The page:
A hands-on lesson on cooking pre-1860s

9/19/2013 8:00 AM
By Associated Press

SARATOGA, Wis. (AP) — As your day comes to an end, you might begin to wonder: "What to make for supper?"

Will you go to a drive-thru at a fast food restaurant? Pick up a pizza or make a quick run to the neighborhood grocery store? Or perhaps zap something in the microwave to get something on the table in record time?

Go back in time a bit more than 100 years, and none of those would be an option. Thanks to Pioneer Cooking 101, a class being offered by "residents" of Historic Point Basse, people are getting a chance to experience cooking methods used before the 1860s.

More than a dozen people participated in the first of the four-session course, held on the Point Basse grounds south of Nekoosa. The first three, three-hour classes focus on fire building and cooking techniques, including boiling water using hot rocks, campfire and open hearth cooking and cooking and baking using an 1850s-style range. The classes are taught by Historic Point Basse volunteers, some dressed in period clothing.

Participants will showcase their learned skills at a graduation potluck during the fourth session, when they can cook up their own meal.

Some of the techniques were derived out of necessity and respect for religious observances, said Mary Crump of Vesper. Since Quakers weren't allowed to do any kind of work on Sundays — including cooking — they would put beans in a pot on Saturday and cook them overnight so they could eat on Sundays, Crump said.

Cooking eggs on stone or bread on a stick might have meant survival back in the day, but these days, it can be done for fun, Crump said.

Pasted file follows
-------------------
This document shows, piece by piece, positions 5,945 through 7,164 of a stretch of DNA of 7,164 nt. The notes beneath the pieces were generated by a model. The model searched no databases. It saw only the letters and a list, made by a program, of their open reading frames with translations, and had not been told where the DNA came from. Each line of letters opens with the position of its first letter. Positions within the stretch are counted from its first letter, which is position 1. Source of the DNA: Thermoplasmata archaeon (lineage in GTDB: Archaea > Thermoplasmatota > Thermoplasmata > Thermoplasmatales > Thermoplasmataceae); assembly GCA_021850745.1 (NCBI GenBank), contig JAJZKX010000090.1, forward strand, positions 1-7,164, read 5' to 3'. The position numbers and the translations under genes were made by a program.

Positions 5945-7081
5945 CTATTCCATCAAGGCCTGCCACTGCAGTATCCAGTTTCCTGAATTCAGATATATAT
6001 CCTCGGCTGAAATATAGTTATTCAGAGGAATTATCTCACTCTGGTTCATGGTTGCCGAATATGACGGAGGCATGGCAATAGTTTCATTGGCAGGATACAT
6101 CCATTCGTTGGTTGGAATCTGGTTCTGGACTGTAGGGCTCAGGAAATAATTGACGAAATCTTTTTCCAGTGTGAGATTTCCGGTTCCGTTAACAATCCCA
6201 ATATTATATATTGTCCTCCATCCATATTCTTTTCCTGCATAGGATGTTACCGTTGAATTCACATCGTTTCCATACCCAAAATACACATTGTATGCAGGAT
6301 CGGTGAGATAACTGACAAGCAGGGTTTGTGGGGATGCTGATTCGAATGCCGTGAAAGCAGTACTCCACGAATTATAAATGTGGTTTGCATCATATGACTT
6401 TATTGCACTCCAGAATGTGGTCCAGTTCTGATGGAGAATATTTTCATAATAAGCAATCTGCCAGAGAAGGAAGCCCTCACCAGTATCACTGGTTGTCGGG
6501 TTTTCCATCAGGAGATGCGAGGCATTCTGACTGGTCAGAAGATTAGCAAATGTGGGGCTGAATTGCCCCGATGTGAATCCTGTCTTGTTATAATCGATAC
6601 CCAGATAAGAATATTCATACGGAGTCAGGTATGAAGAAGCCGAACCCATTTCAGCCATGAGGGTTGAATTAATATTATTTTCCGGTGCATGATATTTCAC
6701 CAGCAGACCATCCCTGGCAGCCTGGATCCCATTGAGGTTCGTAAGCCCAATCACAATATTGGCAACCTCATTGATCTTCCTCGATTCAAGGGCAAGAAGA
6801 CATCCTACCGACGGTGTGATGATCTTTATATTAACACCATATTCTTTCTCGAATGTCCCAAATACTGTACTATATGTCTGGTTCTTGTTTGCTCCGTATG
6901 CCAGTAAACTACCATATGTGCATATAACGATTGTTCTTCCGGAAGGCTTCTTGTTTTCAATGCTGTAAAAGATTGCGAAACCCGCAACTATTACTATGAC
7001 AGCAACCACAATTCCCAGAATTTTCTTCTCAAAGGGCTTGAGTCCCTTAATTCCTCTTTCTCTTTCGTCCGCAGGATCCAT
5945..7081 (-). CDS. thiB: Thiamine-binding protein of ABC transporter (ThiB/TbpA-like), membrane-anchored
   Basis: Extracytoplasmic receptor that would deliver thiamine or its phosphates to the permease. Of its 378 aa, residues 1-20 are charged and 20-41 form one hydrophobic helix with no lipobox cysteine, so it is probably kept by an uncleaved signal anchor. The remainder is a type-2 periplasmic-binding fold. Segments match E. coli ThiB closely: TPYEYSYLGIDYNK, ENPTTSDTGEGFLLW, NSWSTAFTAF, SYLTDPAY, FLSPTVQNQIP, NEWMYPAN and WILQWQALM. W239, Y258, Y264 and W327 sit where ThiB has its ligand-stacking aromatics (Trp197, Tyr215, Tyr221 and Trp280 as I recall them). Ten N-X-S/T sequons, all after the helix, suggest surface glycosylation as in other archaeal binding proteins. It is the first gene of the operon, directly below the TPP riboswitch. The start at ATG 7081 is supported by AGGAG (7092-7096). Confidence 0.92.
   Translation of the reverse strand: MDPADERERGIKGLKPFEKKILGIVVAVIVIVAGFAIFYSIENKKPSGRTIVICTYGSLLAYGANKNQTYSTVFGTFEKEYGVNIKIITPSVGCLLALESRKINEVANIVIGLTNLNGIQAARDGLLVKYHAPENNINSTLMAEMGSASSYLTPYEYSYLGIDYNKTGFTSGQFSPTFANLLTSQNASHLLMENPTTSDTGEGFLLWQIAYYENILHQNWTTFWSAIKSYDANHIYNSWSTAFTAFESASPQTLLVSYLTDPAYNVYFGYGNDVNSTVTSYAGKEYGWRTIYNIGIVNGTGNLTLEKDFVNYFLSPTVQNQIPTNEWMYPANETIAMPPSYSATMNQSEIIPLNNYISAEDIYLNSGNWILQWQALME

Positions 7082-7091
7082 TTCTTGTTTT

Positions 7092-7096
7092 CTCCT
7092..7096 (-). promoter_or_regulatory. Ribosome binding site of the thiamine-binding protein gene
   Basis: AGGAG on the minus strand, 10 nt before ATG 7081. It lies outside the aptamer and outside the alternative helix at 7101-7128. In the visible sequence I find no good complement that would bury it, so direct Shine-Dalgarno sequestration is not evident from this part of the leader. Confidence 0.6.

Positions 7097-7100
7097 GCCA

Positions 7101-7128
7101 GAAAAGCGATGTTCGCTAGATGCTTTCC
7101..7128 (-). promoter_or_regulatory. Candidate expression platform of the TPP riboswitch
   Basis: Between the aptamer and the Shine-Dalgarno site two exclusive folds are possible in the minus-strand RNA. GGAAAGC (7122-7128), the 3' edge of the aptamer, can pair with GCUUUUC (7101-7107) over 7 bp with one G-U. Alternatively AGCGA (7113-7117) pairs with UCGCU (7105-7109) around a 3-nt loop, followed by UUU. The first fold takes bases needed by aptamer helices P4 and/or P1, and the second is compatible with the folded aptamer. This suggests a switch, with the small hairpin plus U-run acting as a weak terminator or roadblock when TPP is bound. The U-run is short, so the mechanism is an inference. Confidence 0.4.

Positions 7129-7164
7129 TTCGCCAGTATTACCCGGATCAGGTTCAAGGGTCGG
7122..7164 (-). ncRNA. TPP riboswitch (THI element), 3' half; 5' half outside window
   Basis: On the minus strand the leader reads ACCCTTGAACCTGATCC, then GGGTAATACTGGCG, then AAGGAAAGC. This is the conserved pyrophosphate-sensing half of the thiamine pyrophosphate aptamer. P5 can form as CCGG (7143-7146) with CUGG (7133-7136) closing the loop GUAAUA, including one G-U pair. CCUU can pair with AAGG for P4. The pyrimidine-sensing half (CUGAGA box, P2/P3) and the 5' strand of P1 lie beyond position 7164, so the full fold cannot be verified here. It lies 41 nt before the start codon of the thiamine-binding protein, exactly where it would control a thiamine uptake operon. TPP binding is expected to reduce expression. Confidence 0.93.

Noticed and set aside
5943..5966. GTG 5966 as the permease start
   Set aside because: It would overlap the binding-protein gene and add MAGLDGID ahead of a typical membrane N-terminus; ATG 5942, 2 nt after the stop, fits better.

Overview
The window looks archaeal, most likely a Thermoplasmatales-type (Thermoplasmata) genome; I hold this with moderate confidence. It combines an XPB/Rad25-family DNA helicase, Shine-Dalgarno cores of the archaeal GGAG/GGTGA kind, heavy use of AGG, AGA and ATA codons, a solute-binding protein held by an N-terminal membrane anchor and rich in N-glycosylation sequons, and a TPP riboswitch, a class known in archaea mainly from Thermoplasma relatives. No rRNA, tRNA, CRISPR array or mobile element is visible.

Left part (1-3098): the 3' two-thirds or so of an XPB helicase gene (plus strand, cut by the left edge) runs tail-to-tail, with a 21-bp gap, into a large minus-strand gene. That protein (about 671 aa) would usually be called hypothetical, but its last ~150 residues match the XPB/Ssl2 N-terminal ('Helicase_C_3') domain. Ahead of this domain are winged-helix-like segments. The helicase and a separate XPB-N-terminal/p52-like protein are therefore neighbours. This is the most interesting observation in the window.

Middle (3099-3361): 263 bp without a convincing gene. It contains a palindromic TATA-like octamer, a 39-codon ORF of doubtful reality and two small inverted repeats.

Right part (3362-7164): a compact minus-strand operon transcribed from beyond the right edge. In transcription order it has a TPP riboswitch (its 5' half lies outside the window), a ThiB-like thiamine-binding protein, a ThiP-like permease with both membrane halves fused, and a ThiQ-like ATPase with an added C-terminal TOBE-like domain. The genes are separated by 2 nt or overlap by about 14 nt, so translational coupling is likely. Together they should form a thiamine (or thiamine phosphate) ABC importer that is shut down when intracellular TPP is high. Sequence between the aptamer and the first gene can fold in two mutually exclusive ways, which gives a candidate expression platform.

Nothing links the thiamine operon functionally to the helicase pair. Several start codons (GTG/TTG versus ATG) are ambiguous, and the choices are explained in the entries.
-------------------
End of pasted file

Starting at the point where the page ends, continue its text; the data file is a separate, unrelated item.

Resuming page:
"If nothing else, it keeps your kids or grandkids happy," Crump said.

Bonus? When you cook on a stick, there aren't too many dishes.

Fire is essential for most of the dishes, and Joe Greco shared techniques with eager participants. Greco explained ways to put together a fire-starting kit with flint and steel.

The fire came in handy when Tom Brehmer showed the group how to boil water using hot rocks. In less than 10 minutes, the water in the cauldron went from 91 degrees to boiling — even though Brehmer and others were watching the pot.

Other dishes included pears in squash bowls, eggs and bacon cooked on rocks and polenta and Northern pike wrapped in grape leaves, tied with corn husk strips and cooked on wood planks on hot rocks.

As Brehmer demonstrated techniques, he shared food history with the group, which listened attentively.

This is the second class offered by Point Basse, and the first taken by Don Matthews, 62, of Wisconsin Rapids.

"I've been working out at the Wakely for a couple of years, and Tom (Brehmer) has made quite a few great meals," Matthews said. "So I wanted to see how he did that."

Matthews also has a cast iron dutch oven and wanted to learn how to use it, he said. Dutch oven cooking is one of the topics for the next session. Matthews said he found the class not only tasty, but educational.

"Not only about cooking meals, but they had a lot of history involved, too," Matthews said. "It was really kind of an all-around class, which was a (pleasant) surprise to me."

Matthews' favorite first-night meal used the underground cooking method, which consisted of a hole in the ground, and layering hot rocks, maple leaves and beef, carrots, potatoes, onions and apples.

And while some of the methods take a bit of time, it might be a fun way to cook up an interesting and tasty meal, right in your back yard.


Information from: Daily Tribune Media, http://www.wisconsinrapidstribune.com

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